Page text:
The other novel reviewed in the Globe on the same page is the new Toni Morrison. And certainly, Morrison deserves to be venerated, but the reviewer is clear-eyed enough to remark that this new book “is less a Toni Morrison book than an extrusion of familiar figures and features from earlier Morrison fiction” with “a contemporary sheen” and “a series of ugly, graphic revelations”. If I think about what I remember about Toni Morrison’s fiction, I do recall the ugly revelations — the whip scars, sexual enslavement, murdered children. But I also recall some very wise and beautiful things that Morrison has to say about love. And I wonder why authors and poets often revert to the trope of shocking violence as a way of making it memorable, waking the reader up?
What Strout does is precisely the opposite, and this to me is her genius. There is a scene between two male characters — the bereaved minister and an adulterous parishioner who hates his guts— and the two men are titanically angry at themselves, the world, and each other, and neither one, in this tense scene, comes anywhere close to even mentioning what’s really on his mind — but still the scene works like crazy, and still the two men somehow manage to communicate something useful to each other despite the bluster. Isn’t that how most of these real life, actual, important conversations in life actually work? There’s no big revelation, there’s no perfectly articulated speech or explanation — we come to understand what’s really going on with each in subordinate clauses, in muttered phrases, in indirection. And it suffices.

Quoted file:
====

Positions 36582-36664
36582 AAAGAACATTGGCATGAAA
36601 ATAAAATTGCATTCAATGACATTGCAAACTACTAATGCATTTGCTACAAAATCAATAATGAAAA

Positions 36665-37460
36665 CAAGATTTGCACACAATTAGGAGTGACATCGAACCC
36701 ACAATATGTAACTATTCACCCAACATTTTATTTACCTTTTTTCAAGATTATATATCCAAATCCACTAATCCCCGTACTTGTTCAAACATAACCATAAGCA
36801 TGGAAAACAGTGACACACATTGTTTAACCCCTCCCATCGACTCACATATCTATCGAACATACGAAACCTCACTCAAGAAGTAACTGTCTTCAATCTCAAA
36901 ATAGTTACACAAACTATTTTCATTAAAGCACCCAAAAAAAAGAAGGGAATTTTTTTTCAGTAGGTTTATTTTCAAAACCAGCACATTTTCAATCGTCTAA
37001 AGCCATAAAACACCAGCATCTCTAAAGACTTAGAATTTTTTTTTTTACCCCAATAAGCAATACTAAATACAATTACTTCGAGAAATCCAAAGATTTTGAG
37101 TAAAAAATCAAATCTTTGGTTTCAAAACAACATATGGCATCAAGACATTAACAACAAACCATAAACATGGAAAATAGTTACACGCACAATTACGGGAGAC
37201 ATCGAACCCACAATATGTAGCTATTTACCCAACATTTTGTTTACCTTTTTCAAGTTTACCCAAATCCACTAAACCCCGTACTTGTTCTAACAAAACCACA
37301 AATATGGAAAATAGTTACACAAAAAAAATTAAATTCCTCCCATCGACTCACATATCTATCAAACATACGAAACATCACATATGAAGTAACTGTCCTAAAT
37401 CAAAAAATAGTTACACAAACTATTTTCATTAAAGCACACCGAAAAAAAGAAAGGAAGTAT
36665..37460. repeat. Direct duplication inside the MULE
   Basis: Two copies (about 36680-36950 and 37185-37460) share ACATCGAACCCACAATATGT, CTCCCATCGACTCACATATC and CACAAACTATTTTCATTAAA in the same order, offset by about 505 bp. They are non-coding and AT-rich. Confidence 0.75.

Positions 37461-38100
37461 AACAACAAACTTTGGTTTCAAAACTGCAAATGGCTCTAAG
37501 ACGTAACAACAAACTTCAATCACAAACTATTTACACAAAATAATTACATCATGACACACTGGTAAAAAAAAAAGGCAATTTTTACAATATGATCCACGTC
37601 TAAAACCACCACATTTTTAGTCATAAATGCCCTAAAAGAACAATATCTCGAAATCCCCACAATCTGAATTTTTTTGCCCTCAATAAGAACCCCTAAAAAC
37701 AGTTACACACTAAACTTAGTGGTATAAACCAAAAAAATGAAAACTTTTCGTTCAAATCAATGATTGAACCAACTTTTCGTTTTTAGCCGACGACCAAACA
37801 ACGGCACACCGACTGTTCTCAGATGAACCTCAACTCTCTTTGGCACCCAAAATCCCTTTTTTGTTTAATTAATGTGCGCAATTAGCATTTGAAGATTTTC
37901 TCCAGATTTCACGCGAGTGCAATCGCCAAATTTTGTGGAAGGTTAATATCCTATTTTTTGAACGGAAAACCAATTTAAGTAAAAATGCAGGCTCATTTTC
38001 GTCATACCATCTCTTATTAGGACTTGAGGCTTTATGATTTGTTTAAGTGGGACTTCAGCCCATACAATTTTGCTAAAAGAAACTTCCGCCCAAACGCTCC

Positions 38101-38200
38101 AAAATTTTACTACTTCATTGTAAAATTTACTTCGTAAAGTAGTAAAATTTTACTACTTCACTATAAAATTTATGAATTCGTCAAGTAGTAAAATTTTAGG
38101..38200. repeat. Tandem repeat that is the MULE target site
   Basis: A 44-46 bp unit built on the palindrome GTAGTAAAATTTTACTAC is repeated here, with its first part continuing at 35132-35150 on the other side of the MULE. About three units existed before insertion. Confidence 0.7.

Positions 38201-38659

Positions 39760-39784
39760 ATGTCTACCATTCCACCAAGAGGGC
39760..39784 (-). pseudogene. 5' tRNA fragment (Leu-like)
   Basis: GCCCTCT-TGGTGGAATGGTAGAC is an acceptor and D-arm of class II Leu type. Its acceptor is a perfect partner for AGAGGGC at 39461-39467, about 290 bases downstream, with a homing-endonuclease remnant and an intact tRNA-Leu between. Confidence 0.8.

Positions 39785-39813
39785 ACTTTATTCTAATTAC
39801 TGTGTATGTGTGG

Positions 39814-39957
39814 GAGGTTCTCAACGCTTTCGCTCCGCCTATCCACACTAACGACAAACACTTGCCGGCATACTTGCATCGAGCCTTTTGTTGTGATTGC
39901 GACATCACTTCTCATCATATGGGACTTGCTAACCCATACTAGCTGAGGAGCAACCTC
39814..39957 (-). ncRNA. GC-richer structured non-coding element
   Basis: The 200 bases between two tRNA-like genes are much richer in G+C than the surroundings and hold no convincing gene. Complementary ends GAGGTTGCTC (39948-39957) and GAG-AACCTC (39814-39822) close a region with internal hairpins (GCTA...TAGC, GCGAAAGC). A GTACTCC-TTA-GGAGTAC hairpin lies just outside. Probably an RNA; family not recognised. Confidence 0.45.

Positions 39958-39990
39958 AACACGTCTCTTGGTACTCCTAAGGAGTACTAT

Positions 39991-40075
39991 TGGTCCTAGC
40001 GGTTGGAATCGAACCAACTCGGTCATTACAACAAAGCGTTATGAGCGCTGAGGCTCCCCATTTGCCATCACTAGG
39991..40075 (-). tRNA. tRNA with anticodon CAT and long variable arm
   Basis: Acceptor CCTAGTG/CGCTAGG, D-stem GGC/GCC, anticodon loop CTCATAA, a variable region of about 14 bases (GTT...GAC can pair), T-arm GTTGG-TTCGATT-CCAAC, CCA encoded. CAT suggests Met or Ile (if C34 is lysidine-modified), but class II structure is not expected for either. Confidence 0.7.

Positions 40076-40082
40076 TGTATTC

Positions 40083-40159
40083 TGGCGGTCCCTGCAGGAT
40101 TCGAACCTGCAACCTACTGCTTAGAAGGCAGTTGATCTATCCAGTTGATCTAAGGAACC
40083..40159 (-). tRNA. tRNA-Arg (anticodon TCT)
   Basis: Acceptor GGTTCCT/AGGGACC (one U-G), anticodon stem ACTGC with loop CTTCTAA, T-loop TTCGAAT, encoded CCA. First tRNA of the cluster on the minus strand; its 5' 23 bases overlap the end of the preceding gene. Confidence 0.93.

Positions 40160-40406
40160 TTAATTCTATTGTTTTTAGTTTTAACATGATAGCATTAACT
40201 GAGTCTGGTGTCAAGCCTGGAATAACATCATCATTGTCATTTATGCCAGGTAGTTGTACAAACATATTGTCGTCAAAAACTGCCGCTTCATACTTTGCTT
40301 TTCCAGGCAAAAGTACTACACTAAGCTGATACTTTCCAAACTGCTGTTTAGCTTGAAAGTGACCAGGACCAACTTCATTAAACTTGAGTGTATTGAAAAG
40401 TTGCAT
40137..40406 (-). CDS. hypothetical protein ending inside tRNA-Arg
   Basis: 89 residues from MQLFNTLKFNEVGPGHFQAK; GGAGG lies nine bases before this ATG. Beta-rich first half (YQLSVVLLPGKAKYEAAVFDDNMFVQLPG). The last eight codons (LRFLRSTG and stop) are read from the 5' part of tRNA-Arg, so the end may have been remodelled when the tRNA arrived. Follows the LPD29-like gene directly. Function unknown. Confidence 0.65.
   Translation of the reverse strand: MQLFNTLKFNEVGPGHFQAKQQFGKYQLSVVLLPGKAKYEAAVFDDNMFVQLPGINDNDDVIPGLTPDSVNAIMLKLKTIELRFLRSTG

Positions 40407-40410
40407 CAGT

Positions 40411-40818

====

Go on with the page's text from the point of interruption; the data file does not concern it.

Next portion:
I love Strout’s subtlety. The snarl at the back of Katherine’s hair, and the way a kind neighbour brushes it out. The book broke my heart and then suggested that it might be mended again. And not in the gross shocking way of a Morrison novel which the reviewer assures me “will surely break your heart, and in spite of the rest of the book, remind you of just why Toni Morrison has long been regarded as one of American’s greatest novelists”. No, Strout does not manipulate. She invites me to look closely and think deeply and forgive and be human — as Tyler says, “The question is — how do I live my life? Do I live my life as though it matters? That our relationship to God, to one another, to our ourselves — matters.” The climactic scene in the novel has poor beset Tyler Caskey furiously preparing to give his congregation a blast of righteous fury — and boy do they deserve to be taken down a peg, these gossipy cruel smalltown folk. But no, something entirely different happens, something human and small and unexpected, which gives the congregation an opportunity to become their better selves.